Snooki, J-Wow and Sammi are spinning off from Jersey Shore
Proprietary trading desks at banks are history due to the Dodd-Frank Act’s Volcker Rule, named for former Federal Reserve chairman Paul Volcker, which bans banks from making speculative trades with their own money. Star traders lead the exodus.
When Pierre-Henri Flamand and Morgan Sze launched their own hedge funds, they had a very big leg up — they’d been senior proprietary traders at Goldman Sachs. This helped them to raise billions of dollars for their funds.
But it’s easier to launch an emerging fund with the reflected glow of Goldman than to run it. Edoma Partners, started in November 2010 in London, is reportedly lagging behind rivals this year. The $1.8 billion fund, which makes bets on corporate events like mergers, bankruptcies and restructurings, was down 0.85 percent at the end of the first quarter, bringing its losses since inception to 3.1 percent. Goldman in 2010 depicted its proprietary trading as contributing about 10 percent of revenue.
According to the Credit Suisse Global Survey of Hedge Fund Investor Appetite and Activity, long/short equity and event-driven strategies saw the largest year-on-year declines in appetite, after a highly publicized, challenging year for both in 2011. “Our results also indicate the growing appeal of new or ‘emerging’ managers,” the report notes, adding that interest in hedge fund launches and seeding opportunities has gained momentum, leading to larger initial ticket sizes and to more experienced portfolio managers taking the leap and striking out on their own. “Investors remain highly selective, focusing on pedigree and the institutional quality of the business.”
At J.P. Morgan, all prop desks have been transitioned to asset management. The bank is expected to seed the group with around $2 billion. At UBS, prop desk traders announced intentions to become a hedge fund in February, to start an Australia-based global macro hedge fund called MST Capital, to be led by Gerard Satur, current head of UBS macro strategic trading, former Morgan Stanley proprietary trader Jeremy Hooper and Matthew Mulcahy, a former Pimco executive.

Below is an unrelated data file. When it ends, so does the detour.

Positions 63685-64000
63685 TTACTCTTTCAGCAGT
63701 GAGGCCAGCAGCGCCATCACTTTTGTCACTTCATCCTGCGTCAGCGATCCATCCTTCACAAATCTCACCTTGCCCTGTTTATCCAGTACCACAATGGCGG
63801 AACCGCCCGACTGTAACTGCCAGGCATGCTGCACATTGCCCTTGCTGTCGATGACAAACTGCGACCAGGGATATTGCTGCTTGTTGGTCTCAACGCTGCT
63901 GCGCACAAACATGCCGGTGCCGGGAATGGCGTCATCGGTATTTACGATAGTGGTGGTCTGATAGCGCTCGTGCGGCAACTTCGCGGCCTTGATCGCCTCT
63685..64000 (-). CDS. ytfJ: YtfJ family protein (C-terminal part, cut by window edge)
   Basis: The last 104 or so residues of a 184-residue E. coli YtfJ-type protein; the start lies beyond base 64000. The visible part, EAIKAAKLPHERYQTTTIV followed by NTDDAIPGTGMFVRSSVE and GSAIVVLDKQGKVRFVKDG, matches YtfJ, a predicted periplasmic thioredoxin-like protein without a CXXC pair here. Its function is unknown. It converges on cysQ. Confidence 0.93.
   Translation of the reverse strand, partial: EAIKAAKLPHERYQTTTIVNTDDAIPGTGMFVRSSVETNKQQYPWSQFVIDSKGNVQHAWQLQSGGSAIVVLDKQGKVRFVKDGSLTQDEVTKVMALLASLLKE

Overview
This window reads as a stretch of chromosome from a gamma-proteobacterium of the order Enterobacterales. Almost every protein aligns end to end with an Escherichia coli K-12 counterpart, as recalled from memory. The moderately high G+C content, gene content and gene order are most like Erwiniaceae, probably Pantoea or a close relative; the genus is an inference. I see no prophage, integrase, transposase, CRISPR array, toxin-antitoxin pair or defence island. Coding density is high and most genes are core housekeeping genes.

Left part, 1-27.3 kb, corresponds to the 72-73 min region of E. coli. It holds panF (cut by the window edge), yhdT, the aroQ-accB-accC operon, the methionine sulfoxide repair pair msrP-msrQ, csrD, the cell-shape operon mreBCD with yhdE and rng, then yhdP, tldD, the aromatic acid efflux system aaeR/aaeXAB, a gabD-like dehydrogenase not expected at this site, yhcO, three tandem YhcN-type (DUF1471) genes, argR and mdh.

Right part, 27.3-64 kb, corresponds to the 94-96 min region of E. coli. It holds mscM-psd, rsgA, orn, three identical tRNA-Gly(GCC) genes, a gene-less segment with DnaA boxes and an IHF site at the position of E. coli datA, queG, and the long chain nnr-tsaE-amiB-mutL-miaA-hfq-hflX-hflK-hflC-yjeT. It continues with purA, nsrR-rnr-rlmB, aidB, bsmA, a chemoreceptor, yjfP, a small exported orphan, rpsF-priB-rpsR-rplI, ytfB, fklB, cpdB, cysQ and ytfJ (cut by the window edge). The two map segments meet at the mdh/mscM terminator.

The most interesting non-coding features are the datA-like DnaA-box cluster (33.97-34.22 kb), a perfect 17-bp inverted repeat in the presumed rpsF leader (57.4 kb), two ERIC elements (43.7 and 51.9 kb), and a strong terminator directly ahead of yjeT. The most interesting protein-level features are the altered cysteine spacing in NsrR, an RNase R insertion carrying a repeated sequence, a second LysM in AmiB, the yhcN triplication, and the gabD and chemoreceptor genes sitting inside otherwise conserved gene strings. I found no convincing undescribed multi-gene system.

Morgan Stanley is set to spin off its in-house quantitative Process Driven Trading unit by the end of 2012, retaining an option to buy a preferred stock position in the new company — PDT Advisors — for undisclosed terms. “PDT has generated an enviable track record within Morgan Stanley since its inception in 1993,” James Gorman, CEO of Morgan Stanley, told the press last January. The PDT unit has had only two down quarters since it was started in 1993. “We are delighted to continue our partnership with PDT as it looks to expand its business by taking on third-party investors.”
“If the bank likes a particular individual and his strategy, and if what he ran for them made money, when the prop desk is spun out, there’s a good possibility that the emerging fund will be seeded by the former employer, which will take a piece of the general partnership or management company,” says Richard Heller, a partner at Thompson Hine Investment Management Group.
“It’s a known risk and a modest investment for the bank,” he notes. His firm writes “side letters” for seeders. “As long as you disclose in offering documents that the seeder is getting a different fee structure,” this is perfectly legitimate. Banks also may be looking at the fees they can garner from becoming prime brokers to the new funds.
“As far as the bigger launches, it’s difficult for them to perform right away; they need time,” says Adam Guren, chief investment officer and co-founder of Hunting Hill Global Capital, which itself launched in February. Guren spent time at a prop desk, not with a bank but at First New York Securities, a privately held shop. “It was a mentorship where I was learning how to run a prop desk,” he explains.
“For one thing, when they were at their prop desks at banks, they had access to a lot more information,” Guren says. “And it takes six months to a year to see that your new business is running properly so that performance starts to pick up.”
“Flows go to organizations with the best brands,” says Donald Steinbrugge, managing partner at Agecroft Partners, in Richmond, Virginia. “The high-profile proprietary trading desks represent a small minority of hedge fund launches and are attracting a lot of money.”